Barring UltraViolet success, home video biz will continue decline

A years-long decline in the home video retail market will continue and worsen unless the newly-minted digital locker system UltraViolet picks up steam, said an analyst at research company IHS. According to the firm, spending on disc-based movies and TV shows has fallen by billions in the past seven years to land at the current $9.9 billion figure.

Barring UltraViolet success, home video biz will continue decline

Despite the growing popularity of digital content, its sales have done little to counter a fall-off predicted to hit $8.1 billion in 2015.

“In the absence of easy access to all their purchased content across all their proliferating number of screens, consumers have been cutting back on buying discs, while the growing electronic sell-through market is simply too small to make up the difference,” said Tom Adams, IHS principal analyst and director, U.S. media.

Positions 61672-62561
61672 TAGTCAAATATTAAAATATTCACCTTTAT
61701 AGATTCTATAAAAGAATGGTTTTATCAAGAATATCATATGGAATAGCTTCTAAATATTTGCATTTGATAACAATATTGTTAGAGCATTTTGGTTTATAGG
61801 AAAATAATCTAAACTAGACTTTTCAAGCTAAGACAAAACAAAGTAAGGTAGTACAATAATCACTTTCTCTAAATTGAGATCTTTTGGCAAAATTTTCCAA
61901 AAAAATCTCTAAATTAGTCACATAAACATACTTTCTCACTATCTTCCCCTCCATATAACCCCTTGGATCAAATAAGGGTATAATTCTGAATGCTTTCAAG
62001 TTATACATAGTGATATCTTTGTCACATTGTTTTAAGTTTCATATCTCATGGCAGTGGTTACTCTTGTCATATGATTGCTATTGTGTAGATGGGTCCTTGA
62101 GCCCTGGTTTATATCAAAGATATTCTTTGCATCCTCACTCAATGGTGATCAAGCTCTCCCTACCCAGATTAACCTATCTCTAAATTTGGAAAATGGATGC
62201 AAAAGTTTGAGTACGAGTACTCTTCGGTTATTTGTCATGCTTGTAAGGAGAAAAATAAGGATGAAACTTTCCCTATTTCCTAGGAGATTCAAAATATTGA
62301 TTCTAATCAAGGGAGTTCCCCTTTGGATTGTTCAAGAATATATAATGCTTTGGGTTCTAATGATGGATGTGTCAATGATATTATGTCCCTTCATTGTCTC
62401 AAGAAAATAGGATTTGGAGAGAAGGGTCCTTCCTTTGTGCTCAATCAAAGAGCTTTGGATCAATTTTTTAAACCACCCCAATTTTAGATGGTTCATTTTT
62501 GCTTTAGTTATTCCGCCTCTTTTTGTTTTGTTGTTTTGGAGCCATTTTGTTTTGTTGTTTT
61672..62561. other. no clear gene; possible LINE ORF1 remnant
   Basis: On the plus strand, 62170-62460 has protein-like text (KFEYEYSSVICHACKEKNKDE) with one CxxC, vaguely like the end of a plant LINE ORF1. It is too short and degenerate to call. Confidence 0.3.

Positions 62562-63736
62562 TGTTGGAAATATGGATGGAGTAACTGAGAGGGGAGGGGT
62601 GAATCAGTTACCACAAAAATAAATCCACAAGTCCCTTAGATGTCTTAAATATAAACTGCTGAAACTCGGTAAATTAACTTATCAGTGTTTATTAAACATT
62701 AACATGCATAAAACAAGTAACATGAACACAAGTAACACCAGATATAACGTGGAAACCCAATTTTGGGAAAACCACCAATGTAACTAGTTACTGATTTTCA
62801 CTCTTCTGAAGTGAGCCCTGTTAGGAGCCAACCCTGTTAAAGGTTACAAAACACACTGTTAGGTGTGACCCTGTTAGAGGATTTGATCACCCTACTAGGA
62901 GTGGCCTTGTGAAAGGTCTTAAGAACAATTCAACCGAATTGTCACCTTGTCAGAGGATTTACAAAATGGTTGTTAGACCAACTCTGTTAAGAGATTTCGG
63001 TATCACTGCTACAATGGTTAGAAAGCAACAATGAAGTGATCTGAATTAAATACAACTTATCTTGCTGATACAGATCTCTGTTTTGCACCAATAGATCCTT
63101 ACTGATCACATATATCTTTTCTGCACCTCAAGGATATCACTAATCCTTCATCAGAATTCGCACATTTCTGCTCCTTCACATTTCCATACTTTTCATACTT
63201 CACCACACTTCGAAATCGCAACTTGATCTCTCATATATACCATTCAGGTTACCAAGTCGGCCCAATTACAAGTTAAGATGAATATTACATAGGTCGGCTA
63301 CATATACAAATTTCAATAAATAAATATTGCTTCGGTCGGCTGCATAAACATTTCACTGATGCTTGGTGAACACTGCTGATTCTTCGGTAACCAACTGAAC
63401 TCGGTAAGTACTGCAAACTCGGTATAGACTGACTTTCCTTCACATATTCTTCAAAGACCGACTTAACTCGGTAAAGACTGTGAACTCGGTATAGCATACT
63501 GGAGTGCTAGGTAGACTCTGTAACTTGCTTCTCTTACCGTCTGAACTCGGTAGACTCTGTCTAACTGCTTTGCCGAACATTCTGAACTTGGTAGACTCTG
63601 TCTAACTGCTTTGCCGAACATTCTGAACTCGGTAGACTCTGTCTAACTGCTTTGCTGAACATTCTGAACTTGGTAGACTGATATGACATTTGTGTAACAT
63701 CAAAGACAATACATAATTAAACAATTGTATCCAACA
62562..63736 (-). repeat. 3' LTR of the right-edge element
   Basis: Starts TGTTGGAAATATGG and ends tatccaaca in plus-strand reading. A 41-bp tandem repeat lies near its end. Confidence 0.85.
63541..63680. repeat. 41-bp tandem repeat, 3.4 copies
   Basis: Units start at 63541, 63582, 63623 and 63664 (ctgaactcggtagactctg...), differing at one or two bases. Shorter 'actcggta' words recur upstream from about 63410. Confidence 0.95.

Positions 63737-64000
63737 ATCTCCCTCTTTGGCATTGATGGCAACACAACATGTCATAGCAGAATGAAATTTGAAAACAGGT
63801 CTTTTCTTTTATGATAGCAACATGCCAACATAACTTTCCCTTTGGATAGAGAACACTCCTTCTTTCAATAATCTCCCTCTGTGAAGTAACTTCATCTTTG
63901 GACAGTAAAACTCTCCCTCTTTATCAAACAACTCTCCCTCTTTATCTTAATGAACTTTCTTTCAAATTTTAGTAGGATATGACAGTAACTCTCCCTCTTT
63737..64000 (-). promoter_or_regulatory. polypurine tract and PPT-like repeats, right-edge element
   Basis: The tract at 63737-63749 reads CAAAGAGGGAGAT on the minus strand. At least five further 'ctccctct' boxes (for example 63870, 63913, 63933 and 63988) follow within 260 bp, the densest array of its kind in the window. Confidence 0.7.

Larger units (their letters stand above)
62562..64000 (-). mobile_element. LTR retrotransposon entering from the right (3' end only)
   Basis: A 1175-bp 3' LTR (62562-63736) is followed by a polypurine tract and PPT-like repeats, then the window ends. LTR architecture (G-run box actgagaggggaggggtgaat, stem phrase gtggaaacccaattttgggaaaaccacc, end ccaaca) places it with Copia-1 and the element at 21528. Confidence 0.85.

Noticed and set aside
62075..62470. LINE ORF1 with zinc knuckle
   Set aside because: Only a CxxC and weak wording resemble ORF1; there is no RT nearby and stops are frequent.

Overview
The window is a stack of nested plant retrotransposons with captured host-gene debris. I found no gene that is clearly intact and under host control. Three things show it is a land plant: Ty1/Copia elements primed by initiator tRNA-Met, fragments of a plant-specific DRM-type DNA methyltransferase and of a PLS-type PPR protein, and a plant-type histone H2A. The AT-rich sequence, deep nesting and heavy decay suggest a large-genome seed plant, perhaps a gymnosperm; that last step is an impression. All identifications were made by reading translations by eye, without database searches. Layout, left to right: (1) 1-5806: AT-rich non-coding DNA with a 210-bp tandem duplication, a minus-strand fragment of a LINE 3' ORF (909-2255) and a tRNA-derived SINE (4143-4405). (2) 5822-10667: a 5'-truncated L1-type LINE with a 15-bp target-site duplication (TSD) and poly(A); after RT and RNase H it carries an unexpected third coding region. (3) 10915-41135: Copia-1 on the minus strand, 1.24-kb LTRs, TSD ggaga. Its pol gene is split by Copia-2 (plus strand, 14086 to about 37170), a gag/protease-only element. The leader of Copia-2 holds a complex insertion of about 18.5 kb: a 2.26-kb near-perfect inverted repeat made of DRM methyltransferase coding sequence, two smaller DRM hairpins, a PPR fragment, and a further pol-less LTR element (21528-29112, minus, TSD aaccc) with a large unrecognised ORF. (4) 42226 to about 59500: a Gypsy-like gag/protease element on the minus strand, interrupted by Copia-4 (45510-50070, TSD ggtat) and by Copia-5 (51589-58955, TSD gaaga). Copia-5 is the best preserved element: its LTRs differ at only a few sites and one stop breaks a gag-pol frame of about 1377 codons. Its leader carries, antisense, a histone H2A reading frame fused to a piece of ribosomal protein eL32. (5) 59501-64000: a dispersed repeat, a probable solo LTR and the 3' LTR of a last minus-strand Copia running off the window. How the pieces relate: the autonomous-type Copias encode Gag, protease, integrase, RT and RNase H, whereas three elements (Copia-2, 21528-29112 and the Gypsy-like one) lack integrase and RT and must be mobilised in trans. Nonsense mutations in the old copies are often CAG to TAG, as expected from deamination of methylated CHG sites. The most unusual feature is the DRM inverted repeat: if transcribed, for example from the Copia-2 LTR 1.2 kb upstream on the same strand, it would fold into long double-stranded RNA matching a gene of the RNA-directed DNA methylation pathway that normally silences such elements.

With many consumers now enjoying myriad home viewing options and opting to rent and stream instead of buy, something needs to change for studios to stay in the game, he added. That change could be UltraViolet, which grants consumers the ability to download and watch legal digital versions of purchased movies across several devices.

The analyst pointed out that if Ultraviolet can spur sales, movie studios won’t need to worry about lackluster electronic sell-through.

“There are two advantages to a disc-focused strategy,” explained Adams. “First, tens of millions of the studios’ best customers will be quickly exposed to the UltraViolet pitch in the box. Second, if UltraViolet sparks just a seven percent increase in consumer disc buying in the years ahead, it would pay off for studios as much as a doubling of the EST business.”

So far, Hollywood heavyweights including Warner Home Entertainment Group, Sony Pictures and Universal have jumped on board, offering UV versions of select home releases, including “Green Lantern,” “Harry Potter and the Deathly Hallows Part 2” and “Cowboys & Aliens,” this fall. (via IHS)